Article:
• join up and streamline:
  •  – physical and mental health care
  •  –  111, GP in- and OOH services, minor injury units, walk-in centres, community pharmacies and A&E
  • ensure care homes are wired into this system, with their own ‘express’ pathway


PACS embrace all core acute services, integrating them with primary and community services, and serves the population of its local hospital as a minimum and, in some smaller STPs, the whole geography.

PACS will commission other providers to deliver services, paying them and holding them to account in meeting shared goals for population health.  

Three PACS contracting models are emerging:

  • ‘virtual’ PACS – providers are bound together by an alliance agreement
  • ‘partially integrated’ PACS – a single budget contract is let for the vast majority of health and care services
  • ‘fully integrated’ PACS – a single contract is let for all local health and care services with a whole-population budget

The acute trust in a PACS may join a hospital group or other Acute Care Collaboration (ACC) – see below for more information – to support sustainability of acute services over a bigger geography. Click on this link for more information.


An MCP includes primary, community and mental health, and social care.  MCPs operate at a minimum 30,000-50,000 population scale up to 150,000-300,000.

They focus on prevention and redesign to improve health and wellbeing, achieve better quality, reduce avoidable hospital admissions and elective activity, and unlock more efficient ways of delivering care. 

MCPs have GPs with their registered lists of patients at their core, offering federations and super-practices the potential to combine with community services to create a broader, more holistic form of general practice.   

An MCP does not take on the direct running of most core acute services, but may take on some services traditionally provided in hospitals that do not need to be; e.g. diagnostics and some outpatient services.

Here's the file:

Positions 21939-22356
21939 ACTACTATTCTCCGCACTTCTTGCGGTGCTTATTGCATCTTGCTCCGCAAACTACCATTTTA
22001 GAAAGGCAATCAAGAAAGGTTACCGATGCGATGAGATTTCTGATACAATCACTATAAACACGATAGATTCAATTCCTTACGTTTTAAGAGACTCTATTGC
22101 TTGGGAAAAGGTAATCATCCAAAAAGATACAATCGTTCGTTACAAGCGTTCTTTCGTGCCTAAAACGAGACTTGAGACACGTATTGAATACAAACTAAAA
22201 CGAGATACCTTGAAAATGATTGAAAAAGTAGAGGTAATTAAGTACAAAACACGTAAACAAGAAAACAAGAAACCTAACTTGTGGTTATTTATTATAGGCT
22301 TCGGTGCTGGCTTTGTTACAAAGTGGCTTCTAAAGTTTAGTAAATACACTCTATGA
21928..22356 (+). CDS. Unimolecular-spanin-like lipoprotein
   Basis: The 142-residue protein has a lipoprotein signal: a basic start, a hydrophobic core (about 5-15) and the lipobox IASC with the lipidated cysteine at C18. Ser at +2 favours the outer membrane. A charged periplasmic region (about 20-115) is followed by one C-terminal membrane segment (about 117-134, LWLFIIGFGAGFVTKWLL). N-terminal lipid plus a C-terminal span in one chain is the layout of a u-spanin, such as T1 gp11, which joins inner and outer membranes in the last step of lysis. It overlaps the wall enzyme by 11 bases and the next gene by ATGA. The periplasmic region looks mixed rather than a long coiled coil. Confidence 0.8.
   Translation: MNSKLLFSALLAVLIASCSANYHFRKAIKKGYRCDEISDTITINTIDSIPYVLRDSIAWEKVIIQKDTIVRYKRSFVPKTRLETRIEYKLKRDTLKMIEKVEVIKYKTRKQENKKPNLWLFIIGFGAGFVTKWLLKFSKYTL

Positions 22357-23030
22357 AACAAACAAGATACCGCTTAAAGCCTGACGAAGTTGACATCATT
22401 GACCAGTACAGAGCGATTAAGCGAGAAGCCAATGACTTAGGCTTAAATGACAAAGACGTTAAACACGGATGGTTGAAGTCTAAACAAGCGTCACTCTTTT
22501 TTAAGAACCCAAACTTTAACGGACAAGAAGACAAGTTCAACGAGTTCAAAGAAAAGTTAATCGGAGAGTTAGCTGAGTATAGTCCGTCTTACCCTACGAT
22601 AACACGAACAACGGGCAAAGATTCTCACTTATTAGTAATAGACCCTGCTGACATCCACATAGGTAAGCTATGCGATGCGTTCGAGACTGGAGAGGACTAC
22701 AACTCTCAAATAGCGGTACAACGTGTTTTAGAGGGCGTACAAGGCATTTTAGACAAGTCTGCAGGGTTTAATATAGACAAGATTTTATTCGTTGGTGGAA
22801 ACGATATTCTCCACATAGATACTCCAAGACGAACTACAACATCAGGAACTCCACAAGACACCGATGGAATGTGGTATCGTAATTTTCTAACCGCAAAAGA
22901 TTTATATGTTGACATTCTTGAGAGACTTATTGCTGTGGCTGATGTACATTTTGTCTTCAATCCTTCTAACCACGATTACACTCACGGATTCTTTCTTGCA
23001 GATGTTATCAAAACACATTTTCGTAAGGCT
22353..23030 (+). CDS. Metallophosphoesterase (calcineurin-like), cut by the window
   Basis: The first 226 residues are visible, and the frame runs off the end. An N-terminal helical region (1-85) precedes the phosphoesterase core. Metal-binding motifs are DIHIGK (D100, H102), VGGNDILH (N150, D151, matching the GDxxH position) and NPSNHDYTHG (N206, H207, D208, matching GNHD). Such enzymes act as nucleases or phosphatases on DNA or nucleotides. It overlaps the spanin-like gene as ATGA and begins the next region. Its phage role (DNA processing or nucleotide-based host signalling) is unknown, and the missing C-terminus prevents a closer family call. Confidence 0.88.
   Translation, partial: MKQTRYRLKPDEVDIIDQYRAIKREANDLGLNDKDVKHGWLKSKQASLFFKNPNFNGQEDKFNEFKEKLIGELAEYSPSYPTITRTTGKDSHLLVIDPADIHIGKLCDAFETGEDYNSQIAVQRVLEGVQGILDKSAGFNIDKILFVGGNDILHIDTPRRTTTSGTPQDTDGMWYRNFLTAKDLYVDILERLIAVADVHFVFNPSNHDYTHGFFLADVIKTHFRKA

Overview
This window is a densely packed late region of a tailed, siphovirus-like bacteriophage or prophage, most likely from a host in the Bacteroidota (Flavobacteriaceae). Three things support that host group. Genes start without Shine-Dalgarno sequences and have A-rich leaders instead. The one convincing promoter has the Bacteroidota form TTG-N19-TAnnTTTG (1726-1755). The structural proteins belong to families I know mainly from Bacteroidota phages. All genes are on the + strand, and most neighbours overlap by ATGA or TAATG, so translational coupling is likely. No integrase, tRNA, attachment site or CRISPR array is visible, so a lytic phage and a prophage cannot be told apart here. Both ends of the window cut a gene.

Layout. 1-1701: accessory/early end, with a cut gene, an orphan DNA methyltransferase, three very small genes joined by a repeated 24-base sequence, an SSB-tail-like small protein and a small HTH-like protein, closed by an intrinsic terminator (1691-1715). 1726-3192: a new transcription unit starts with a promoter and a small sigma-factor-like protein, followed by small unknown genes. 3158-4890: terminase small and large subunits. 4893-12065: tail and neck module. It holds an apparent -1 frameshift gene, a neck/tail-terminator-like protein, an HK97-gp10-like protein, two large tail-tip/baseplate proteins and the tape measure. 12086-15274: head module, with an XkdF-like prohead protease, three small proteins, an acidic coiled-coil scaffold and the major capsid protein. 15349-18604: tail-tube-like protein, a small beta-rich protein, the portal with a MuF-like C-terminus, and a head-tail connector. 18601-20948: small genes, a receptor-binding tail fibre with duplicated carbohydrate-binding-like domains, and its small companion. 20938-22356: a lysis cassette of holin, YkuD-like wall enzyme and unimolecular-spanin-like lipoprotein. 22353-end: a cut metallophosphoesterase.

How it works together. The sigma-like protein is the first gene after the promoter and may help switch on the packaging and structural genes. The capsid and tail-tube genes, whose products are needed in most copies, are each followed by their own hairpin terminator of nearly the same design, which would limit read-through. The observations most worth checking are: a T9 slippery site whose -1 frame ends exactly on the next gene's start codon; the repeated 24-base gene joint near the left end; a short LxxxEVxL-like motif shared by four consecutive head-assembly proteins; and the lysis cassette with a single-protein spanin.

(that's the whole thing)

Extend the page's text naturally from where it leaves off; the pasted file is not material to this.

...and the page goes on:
MCPs may start off as a loose coalition, but must be established on a sound legal footing under contract eventually.  Three broad versions are emerging:

  • ‘virtual’ MCP – providers are bound together by an ‘alliance’ agreement
  • ‘partially integrated’ MCP – contracts in place between the MCP and GPs to achieve operational integration
  • ‘fully integrated’ MCP – a single whole-population budget across all primary medical and community based services

Contract duration will be 10 or 15 years and payment will comprise three parts:

  • a whole population budget for the range of services covered
  • a performance element that replaces CQUIN and QOF
  • a gain/risk share for acute activity

Click here for more information.

Acute Care Collaborations/Systems

Acute Care Collaborations/Systems are made up of hospital groups, franchises or networks.  They are built on existing clinical relationships and patient flows with clinicians and providers collaborating to provide hospital services across STP areas; and/or across other parts of the country.   

They must develop clinical standards by 2020 that drive out avoidable variations in quality and cost per patient.

The first regions to announce development of an ACS were:

  • Frimley Health
  • South Yorkshire and Bassetlaw
  • Nottinghamshire
  • Blackpool and Fylde Coast
  • Dorset
  • Luton, with Milton Keynes and Bedfordshire
  • West Berkshire
  • Buckinghamshire